• Providing a range of student leadership opportunities for students.

Universal Offer We are committed to providing a core set of experiences to which every student is entitled. This affirms our commitment to equality of opportunity for all students. These experiences include:

  • A broad and relevant curriculum focussing upon the particular learning needs of Chobham students

44% of students in the Chobham secondary phase are in receipt of Pupil Premium (PP) funding. PP funding is allocated to schools on the basis of the number of students they have from disadvantaged backgrounds. The purpose of the funding is to ensure that students in receipt of PP support are enabled to succeed to the same degree as their peers at school who are not from disadvantaged backgrounds.

There are a couple of key principles which underpin our PP strategy:

  • That the PP strategy should be an integrated part of whole school strategy
  • That PP spending works most effectively when all students benefit from it, not just those who are directly entitled

The first of these principles helps ensure that PP strategy is considered when whole school plans are devised.  This is essential to making sure that our approach to PP is embedded in our thinking and discussion, not simply ‘bolted on’.  Integrating PP in this way makes for better planning and a higher recognition of PP strategies as an integral part of our work.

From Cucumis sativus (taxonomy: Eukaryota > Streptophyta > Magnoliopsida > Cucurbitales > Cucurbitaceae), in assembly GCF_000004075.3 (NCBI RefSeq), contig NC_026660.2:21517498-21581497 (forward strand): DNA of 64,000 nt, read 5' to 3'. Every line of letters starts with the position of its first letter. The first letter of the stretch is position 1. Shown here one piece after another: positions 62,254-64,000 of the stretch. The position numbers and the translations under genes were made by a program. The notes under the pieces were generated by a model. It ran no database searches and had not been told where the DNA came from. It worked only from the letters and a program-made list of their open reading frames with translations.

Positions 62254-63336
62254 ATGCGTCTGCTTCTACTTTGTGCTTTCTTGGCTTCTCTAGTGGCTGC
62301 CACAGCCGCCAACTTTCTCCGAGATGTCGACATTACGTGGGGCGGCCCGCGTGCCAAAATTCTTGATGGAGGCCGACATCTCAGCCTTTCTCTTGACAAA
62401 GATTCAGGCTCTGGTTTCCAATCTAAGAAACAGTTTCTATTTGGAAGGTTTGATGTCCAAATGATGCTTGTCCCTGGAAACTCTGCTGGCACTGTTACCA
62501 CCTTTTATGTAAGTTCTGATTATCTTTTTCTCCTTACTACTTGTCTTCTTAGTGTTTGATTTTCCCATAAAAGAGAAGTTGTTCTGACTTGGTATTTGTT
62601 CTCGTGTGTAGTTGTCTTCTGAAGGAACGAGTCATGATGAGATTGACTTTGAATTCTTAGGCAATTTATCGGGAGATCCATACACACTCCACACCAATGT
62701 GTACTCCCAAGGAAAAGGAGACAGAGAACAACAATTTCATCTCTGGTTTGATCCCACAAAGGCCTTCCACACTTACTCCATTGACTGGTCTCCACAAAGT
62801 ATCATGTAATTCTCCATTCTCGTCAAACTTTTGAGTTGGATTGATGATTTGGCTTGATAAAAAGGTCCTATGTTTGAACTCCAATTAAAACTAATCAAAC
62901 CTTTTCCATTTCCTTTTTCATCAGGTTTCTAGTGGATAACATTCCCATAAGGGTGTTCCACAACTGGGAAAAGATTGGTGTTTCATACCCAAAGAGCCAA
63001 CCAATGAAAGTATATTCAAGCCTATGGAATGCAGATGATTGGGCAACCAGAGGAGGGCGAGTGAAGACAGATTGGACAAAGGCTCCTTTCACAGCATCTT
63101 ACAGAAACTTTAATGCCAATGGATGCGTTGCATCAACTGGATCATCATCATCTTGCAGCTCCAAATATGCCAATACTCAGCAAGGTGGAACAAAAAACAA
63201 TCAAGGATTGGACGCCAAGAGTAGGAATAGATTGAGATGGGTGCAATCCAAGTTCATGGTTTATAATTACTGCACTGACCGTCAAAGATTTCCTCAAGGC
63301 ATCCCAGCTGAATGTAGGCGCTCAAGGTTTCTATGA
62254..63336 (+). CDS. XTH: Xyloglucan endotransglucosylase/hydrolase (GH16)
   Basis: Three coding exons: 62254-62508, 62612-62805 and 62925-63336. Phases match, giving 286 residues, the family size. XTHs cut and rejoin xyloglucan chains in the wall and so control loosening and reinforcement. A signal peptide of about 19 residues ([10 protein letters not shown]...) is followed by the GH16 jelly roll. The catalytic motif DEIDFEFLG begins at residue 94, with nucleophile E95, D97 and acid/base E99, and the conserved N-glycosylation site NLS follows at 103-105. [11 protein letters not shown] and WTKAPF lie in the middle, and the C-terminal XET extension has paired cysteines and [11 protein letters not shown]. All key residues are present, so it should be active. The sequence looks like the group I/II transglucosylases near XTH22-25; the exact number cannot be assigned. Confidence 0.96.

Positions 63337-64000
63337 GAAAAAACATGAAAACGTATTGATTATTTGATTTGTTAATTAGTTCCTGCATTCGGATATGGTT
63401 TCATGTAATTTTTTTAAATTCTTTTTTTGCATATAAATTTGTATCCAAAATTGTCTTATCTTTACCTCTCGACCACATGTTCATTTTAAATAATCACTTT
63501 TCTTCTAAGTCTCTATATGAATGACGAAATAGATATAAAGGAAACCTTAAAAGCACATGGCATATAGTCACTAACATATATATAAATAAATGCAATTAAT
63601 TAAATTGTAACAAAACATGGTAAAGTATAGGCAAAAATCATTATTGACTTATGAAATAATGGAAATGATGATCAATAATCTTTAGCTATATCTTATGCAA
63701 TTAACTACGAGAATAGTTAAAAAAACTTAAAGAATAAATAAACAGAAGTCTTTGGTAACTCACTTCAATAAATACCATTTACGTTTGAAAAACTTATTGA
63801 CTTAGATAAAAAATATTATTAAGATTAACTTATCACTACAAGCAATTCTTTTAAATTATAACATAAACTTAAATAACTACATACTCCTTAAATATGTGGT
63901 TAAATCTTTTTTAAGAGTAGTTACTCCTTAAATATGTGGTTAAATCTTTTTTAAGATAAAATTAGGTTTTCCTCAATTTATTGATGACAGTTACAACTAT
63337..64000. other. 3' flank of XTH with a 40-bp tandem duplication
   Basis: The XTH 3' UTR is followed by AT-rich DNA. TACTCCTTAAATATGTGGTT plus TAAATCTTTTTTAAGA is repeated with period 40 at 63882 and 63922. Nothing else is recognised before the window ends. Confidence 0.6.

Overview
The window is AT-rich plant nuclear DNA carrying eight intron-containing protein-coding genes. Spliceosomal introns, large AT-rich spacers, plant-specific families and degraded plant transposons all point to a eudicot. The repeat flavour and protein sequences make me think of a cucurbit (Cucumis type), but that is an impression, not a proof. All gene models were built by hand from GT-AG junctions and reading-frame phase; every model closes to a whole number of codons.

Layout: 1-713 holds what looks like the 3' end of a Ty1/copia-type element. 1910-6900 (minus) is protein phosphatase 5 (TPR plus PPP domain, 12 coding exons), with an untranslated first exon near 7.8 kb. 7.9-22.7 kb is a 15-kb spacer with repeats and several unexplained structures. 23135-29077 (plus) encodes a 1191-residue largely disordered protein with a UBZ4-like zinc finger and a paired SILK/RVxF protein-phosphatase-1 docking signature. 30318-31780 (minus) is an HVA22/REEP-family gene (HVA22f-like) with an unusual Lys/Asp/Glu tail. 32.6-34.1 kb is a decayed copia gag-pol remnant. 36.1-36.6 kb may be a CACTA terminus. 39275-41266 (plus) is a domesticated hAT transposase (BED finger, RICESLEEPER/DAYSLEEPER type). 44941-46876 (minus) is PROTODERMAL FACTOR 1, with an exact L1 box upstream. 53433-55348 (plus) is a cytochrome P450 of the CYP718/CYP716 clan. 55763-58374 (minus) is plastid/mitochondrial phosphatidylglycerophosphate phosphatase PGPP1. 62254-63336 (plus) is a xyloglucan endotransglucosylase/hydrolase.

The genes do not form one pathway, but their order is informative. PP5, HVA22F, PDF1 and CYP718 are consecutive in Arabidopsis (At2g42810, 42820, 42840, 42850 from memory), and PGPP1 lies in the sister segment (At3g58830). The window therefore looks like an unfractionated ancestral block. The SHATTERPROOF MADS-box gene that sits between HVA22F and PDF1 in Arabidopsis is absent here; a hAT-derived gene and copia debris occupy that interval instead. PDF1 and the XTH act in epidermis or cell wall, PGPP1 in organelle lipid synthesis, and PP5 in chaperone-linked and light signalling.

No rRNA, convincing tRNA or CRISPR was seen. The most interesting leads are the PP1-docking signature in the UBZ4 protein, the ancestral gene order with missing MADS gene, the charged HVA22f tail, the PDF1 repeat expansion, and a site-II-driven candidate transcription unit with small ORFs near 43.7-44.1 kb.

The second principle is equally important.  If strategies benefit all then they are more likely to be at the forefront of people’s thinking and applied consistently across the school.  Minimising any sense of PP students being different to their peers also ensures that students feel confident and secure and not in any way singled out.  With careful implementation, it is possible for us to deliver high quality provision for our PP cohort whilst ensuring that the impact of the PP budget is felt much more widely.

The principle strategies we apply to maximise the impact of PP spending are validated by recent research as being amongst the most effective available (see the Education Endowment Foundation findings at

These can be summarised in the following main areas:

  • Teaching development (including teacher training, recruitment and retention and support for early career teachers)
  • Targeted academic support (including structured interventions, small group tuition and one to one support)
  • Maximising attendance (perhaps the single most effective way we can make an impact upon student progress)
  • Effective use of digital technology (e.g. provision of school funded laptops)
  • Strategies for literacy and developing reading comprehension
  • Improving the setting and quality of homework
  • Developing a range of highly effective feedback approaches
  • Developing our provision to support students with English as an additional language (EAL)
  • Increased use of peer tutoring.

At Chobham, we want all of our students to be able to suceed equally. We define this as meaning that:

  • PP and non-PP students make comparable progress overall in GCSE examinations
  • PP and non-PP students make comparable progress in each individual subject
  • PP and non-PP students engage to the same degree in enrichment and extra-curricular activities
  • All groups of students behave and learn equally well
  • All groups of students have the same access to trips and visits and participate equally
  • Ensuring PP students are able to take part in a range of character building activities.

The Pupil Premium Spending plan for 2020-21 can be found here.

The Pupil Premium spending plan for 2021-22 can be found here.